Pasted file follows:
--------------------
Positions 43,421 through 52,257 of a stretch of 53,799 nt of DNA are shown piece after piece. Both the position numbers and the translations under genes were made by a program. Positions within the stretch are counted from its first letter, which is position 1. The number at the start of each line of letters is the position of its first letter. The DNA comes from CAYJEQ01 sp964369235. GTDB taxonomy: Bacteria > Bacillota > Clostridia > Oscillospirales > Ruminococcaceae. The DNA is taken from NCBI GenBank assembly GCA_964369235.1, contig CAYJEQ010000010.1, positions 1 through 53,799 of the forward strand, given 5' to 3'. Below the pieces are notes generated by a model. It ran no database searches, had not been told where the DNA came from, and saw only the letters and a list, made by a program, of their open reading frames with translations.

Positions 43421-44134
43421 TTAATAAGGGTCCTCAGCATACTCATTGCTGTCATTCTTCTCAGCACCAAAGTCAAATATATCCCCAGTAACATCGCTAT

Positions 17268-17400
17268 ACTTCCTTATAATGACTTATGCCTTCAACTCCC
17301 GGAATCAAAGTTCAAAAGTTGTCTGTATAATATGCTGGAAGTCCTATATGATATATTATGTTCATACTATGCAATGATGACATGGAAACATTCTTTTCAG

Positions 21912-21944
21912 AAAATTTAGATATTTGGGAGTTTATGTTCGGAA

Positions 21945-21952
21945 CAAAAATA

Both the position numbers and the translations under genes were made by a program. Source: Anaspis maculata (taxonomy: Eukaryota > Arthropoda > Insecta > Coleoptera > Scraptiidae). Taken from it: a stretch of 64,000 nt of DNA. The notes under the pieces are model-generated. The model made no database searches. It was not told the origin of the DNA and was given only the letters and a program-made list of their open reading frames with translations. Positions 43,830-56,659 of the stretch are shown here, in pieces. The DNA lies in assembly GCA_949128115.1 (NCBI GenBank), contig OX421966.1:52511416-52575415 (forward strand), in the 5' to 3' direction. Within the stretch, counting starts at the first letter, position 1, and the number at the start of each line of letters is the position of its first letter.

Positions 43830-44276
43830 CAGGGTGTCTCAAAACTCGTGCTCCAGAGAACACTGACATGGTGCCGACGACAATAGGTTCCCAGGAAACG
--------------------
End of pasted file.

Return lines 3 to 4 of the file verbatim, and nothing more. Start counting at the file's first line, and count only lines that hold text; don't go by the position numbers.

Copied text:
43421 TTAATAAGGGTCCTCAGCATACTCATTGCTGTCATTCTTCTCAGCACCAAAGTCAAATATATCCCCAGTAACATCGCTAT

Positions 17268-17400